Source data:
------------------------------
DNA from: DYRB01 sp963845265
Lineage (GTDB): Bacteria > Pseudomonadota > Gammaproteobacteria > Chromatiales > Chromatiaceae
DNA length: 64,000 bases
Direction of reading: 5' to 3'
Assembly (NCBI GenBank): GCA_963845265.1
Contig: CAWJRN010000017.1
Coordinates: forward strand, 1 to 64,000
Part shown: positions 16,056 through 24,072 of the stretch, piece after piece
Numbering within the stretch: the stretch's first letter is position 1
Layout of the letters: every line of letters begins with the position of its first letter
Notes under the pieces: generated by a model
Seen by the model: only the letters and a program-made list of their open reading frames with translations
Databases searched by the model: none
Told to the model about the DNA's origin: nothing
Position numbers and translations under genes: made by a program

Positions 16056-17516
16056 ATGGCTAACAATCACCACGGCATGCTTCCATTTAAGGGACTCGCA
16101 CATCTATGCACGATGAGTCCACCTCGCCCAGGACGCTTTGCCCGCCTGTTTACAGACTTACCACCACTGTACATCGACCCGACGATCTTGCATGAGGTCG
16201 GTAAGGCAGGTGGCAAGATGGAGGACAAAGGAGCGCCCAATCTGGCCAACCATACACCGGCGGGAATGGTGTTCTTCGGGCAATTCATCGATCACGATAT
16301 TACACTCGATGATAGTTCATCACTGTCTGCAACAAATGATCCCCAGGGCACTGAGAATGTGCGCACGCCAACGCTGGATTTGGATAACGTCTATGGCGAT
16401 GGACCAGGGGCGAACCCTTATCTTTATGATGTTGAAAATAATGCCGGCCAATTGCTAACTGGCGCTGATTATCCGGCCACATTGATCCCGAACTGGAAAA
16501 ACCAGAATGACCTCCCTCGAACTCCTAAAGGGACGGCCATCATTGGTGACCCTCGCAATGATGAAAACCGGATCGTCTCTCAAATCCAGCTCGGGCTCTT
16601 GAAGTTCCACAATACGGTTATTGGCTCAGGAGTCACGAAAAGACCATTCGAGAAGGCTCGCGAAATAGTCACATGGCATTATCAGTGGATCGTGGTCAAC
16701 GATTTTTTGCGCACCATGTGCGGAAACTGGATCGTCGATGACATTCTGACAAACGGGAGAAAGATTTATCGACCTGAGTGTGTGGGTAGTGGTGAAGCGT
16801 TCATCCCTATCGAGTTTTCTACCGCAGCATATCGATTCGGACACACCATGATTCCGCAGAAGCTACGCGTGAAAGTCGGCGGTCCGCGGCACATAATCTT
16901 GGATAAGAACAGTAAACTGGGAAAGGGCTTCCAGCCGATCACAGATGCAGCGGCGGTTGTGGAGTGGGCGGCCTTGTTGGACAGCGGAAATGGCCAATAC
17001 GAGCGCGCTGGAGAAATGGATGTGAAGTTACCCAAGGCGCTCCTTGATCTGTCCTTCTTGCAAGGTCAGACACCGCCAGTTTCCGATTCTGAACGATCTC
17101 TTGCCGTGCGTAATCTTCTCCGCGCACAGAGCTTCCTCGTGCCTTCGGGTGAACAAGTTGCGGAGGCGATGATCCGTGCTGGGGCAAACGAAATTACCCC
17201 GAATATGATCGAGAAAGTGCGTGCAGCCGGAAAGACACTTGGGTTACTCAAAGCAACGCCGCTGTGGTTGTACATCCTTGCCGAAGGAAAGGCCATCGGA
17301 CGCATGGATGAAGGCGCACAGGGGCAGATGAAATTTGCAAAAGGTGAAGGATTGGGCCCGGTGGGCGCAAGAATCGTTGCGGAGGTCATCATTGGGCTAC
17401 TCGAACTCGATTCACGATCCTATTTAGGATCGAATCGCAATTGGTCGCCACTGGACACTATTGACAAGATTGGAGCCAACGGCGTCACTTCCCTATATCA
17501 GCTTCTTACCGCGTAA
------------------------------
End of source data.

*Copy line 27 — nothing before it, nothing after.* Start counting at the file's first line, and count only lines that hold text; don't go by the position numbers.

17001 GAGCGCGCTGGAGAAATGGATGTGAAGTTACCCAAGGCGCTCCTTGATCTGTCCTTCTTGCAAGGTCAGACACCGCCAGTTTCCGATTCTGAACGATCTC